Shepherd Express: Skylight Music Theatre's Response to COVID-19
The age-old adage that “The show must go on” has been overtaken by COVID-19 (Novel Coronavirus). On behalf of everyone at Skylight Music Theatre, our hearts go out to all those suffering or who have lost loved ones to this indiscriminate disease.
Nearly all activities around the world (including the arts), have been cancelled until further notice. Utilizing social media in a whole new way, arts organizations and artists in every corner are responding with characteristic creativity and ingenuity. Broadway performers are broadcasting video concerts from their living rooms on Facebook (Kristin Chenoweth, Audra McDonald, Alice Ripley, Seth Rudetsky, Kelly O’Hara, etc.).
Tony Award-winner, Laura Benanti, has reached out to high school students who have had their spring musicals (for many, the pinnacle of their high school careers) cancelled and asked them to post what performances they may have on her Twitter page. Many companies are streaming shows to preserve and share at least one performance, even if presented to an audience made up of only video cameras. Many more examples spring up by the hour. Creative people are trying to maintain their creativity in response to these strange times.
Performing artists (among many other workers out there) live show to show, gig to gig, performance to performance; many, paycheck to paycheck. From Broadway NYC to Broadway MKE and beyond, we are heartbroken that so many of our talented theatre artists are forced to be out of work with little to no hope of recovering that lost income. I can’t imagine many of us will ever again take for granted the “force majeure” clause we have all glanced past in our contracts. Our industry is far from alone in dealing with these challenges—the only remedy to which is social distance and isolation. Ironic when our work relies on human interaction; large numbers of audience members together in a room, feeling the electricity of live, in-person performers merely feet away from them on the other side of a proscenium.
We at Skylight Music Theatre are trying to be as responsive as possible to the challenges set before us. Our first priority is the health and safety of our entire community, and then, as quickly as we can, we must find a way to continue our art. We were fortunate to announce that the final two productions of our landmark 60th anniversary season, a concert version of Evita and Candide, were not cancelled, merely postponed. The good news is that over 90% of our creative teams and casts can remain intact, even with the delay. We are particularly grateful that we can keep these extraordinary artists employed, and that we will be able to present the creative team’s original vision to our audiences. On behalf of all arts groups, if you are unable to reschedule your tickets for shows that are being delayed, please consider donating them back to the arts organization rather than asking for a refund.
No arts organization is immune to the fallout of the current situation. Our community is lucky to have the support of organizations like the United Performing Arts Fund, which supports Skylight and so many of southeastern Wisconsin’s performing arts groups. But this crisis has impacted them and every organization they serve. If there were ever a time to give to UPAF, it is now. Many of the performing arts organizations you know and love will benefit from that support, including Skylight. Go to www.upaf.org to contribute.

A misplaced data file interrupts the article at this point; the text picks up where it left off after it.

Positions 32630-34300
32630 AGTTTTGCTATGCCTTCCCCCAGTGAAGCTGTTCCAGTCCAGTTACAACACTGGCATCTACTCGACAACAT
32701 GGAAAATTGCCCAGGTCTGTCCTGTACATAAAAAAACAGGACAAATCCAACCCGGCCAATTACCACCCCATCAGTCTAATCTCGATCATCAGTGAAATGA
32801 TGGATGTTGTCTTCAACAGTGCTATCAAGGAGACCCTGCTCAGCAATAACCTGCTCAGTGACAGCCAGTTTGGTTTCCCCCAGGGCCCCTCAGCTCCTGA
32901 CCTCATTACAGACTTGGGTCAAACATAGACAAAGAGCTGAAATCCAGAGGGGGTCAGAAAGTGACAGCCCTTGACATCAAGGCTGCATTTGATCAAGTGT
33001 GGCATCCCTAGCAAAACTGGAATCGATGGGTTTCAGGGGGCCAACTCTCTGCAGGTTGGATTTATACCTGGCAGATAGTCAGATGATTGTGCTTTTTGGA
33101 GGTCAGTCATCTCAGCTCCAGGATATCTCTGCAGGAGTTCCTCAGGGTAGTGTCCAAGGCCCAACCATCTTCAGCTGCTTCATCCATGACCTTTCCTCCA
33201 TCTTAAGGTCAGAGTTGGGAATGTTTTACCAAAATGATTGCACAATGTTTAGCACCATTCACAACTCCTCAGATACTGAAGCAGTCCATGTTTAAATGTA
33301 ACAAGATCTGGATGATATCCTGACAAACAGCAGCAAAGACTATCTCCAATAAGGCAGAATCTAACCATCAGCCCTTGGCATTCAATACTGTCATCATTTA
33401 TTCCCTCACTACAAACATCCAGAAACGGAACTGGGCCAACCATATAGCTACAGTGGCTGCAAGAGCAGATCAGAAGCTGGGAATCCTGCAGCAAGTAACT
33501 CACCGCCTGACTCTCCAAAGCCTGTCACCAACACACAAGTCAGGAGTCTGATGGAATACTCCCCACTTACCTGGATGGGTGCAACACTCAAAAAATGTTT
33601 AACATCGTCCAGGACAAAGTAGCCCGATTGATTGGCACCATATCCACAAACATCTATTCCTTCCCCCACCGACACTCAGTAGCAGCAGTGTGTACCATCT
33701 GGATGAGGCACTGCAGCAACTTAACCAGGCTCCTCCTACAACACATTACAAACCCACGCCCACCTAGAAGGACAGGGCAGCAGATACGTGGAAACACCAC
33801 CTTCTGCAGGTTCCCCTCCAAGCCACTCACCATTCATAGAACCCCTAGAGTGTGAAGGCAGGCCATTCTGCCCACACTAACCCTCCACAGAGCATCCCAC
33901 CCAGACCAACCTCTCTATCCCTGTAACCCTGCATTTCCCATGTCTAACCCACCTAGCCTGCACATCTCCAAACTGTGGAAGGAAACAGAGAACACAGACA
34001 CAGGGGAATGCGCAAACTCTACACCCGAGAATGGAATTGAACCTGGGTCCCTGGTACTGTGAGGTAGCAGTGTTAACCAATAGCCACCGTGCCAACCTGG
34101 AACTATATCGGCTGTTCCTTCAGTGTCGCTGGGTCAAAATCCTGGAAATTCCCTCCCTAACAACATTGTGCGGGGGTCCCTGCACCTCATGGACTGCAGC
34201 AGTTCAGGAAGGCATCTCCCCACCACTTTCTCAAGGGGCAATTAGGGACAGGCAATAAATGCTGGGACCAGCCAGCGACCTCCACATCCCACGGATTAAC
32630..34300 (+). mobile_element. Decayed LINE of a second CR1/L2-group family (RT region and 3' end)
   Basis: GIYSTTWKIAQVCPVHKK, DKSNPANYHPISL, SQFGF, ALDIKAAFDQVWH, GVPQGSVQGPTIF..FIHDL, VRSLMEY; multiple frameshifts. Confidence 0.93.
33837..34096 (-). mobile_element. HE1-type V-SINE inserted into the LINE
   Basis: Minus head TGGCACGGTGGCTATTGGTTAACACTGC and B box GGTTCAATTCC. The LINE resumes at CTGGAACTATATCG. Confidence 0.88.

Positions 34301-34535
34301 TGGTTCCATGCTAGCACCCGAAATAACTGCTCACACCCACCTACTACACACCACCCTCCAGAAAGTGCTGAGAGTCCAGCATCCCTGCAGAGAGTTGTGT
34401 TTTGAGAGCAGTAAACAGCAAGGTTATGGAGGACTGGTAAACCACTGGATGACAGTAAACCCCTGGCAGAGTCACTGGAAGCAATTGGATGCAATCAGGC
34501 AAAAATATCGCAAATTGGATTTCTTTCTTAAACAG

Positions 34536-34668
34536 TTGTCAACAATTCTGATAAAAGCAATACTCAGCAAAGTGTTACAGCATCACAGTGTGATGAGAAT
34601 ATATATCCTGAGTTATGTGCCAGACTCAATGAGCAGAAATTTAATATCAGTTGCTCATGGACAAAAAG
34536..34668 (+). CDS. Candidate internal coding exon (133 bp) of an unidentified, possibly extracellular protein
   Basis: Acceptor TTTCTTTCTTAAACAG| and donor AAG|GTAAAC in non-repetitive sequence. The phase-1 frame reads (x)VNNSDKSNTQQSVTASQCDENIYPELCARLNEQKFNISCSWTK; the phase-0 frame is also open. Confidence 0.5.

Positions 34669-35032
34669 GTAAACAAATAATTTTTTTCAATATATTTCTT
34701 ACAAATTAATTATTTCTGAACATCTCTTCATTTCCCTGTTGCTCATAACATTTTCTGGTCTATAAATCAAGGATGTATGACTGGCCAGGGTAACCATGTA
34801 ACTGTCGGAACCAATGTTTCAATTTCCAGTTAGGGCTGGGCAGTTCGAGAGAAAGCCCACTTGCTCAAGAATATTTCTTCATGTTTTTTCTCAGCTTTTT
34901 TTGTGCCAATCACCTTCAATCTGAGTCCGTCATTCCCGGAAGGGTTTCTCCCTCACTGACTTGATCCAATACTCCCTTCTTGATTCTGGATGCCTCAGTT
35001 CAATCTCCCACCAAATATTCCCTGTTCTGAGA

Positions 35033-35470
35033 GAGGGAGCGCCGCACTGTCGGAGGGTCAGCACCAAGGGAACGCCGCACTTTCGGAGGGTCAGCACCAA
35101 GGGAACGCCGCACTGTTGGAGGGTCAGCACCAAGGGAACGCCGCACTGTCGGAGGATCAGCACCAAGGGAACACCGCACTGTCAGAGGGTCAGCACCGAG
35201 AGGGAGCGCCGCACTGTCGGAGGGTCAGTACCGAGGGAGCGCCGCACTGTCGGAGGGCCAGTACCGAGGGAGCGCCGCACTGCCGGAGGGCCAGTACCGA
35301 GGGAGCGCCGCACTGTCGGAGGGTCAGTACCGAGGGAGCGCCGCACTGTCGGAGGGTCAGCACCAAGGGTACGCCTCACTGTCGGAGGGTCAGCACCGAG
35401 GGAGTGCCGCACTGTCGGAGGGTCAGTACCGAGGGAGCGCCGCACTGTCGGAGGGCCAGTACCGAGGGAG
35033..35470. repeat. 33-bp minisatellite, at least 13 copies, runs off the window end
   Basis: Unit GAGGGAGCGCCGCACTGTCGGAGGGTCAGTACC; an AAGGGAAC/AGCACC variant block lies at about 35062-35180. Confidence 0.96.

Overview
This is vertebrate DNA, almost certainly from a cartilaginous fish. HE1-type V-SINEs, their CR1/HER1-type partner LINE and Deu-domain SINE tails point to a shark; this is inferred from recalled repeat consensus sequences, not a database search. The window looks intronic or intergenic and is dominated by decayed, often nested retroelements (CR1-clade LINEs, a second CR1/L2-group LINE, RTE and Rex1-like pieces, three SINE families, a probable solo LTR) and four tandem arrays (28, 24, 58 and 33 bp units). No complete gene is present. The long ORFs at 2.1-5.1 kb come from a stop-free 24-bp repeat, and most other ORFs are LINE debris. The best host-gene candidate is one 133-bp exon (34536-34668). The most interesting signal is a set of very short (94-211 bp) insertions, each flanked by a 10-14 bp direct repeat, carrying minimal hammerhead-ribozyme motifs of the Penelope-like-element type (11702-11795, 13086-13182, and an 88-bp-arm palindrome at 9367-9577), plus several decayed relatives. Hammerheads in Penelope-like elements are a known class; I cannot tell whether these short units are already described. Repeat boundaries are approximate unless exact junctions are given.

Although I am new to the Milwaukee arts community, it fills me with great hope to see the conversations amongst all of the local arts organizations to help each other along and brainstorm ways to soften the blow from the situation we are in. I feel fortunate to have landed last September in such vibrant and collaborative community.
Looking forward, we are continuing to plan our 20/21 season. As this is audition season, we have decided to hold virtual auditions by video for any local performers whom we have not seen in the past six months. They will email us headshots, resumes and links to audition videos, and we will evaluate them alongside those who auditioned for us in person last November and December. We will assemble our callback lists (which is when we ask specific people to read for specific roles from our upcoming shows) from these live and video auditions so that when the time is right, we can pick up the casting process with no delays.
There is a beautiful quote surrounding the chandelier on the ceiling of the Cabot Theatre, home to Skylight Music Theatre. It says, “To help us forget some things, remember others, and to refresh the dry places in our spirit.” We intend to keep our part of that bargain and offer spirit-refreshing art as soon as is safe and possible.
The shows will go on. In the meantime, hold your loved ones close and keep all others at least six feet away. Wash hands, stay smart and healthy, and we will eventually find ourselves in restaurants, sports arenas, museums, schools, and greeting one another in theatre lobbies once more.